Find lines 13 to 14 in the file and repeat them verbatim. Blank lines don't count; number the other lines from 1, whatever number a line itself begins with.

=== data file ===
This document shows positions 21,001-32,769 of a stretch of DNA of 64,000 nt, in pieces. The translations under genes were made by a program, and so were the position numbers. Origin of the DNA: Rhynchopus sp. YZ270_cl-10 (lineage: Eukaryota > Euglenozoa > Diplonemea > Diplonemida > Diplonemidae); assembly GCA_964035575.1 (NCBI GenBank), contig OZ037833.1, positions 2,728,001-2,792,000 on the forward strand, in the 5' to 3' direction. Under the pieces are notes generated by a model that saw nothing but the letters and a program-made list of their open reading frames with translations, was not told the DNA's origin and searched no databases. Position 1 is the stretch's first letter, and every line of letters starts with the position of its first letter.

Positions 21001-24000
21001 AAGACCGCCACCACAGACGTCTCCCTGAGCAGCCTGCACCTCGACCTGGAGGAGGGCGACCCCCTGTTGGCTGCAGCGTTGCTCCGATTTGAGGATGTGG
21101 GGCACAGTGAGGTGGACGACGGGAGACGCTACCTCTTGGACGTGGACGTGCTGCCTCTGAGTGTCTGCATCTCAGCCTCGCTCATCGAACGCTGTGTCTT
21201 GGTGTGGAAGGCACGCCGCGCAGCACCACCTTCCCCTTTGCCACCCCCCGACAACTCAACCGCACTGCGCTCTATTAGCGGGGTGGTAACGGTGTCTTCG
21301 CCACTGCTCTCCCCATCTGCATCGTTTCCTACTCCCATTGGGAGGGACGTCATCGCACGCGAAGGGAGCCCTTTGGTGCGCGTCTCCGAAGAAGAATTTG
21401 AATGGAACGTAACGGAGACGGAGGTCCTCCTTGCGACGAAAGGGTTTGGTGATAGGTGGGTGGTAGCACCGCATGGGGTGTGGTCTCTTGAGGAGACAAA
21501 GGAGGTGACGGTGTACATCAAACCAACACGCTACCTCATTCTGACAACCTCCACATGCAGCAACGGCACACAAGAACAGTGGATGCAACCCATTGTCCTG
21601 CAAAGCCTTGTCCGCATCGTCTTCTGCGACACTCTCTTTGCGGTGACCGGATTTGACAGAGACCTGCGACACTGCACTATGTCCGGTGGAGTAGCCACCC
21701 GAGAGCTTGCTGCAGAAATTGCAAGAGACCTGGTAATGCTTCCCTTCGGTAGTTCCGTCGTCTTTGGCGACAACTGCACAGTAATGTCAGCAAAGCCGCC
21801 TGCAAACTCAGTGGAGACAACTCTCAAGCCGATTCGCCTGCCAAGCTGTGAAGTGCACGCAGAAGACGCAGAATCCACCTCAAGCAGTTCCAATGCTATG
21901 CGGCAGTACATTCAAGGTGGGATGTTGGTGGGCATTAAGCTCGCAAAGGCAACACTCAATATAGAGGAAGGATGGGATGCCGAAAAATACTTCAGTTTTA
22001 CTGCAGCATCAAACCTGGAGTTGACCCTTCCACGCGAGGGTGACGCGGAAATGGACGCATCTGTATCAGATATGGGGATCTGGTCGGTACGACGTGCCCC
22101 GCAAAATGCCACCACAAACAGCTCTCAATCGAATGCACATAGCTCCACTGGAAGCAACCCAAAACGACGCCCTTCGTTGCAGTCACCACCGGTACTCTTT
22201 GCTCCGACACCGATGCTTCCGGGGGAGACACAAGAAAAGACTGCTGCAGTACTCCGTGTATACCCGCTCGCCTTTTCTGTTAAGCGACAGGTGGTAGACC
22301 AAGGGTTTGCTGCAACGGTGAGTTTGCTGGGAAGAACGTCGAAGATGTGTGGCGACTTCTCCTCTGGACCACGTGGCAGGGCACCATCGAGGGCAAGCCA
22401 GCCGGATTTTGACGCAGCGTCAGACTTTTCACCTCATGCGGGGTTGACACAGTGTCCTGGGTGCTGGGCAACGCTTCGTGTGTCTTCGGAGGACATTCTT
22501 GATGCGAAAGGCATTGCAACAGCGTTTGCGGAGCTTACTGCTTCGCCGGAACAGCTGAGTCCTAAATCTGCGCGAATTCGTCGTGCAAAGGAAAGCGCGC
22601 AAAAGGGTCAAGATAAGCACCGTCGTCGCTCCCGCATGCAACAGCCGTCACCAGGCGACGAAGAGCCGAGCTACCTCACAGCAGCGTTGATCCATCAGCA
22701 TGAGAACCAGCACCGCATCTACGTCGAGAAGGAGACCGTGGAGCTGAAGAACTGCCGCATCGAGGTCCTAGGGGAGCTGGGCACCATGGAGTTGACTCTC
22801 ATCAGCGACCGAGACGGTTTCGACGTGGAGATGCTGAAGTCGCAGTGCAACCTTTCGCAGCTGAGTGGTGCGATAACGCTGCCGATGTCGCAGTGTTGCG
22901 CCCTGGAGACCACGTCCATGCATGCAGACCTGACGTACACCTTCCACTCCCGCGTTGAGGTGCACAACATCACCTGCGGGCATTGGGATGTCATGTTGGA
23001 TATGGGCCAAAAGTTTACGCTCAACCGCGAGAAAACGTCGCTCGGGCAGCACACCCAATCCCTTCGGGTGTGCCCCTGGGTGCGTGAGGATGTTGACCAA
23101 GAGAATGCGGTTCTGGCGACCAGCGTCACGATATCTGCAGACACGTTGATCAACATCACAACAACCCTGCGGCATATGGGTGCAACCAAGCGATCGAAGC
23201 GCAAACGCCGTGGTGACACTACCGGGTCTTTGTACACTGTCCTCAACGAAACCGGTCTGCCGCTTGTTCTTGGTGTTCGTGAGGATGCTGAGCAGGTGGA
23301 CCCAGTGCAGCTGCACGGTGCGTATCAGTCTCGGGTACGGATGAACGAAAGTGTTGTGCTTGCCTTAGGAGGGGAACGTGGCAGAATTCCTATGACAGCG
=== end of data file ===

22001 CTGCAGCATCAAACCTGGAGTTGACCCTTCCACGCGAGGGTGACGCGGAAATGGACGCATCTGTATCAGATATGGGGATCTGGTCGGTACGACGTGCCCC
22101 GCAAAATGCCACCACAAACAGCTCTCAATCGAATGCACATAGCTCCACTGGAAGCAACCCAAAACGACGCCCTTCGTTGCAGTCACCACCGGTACTCTTT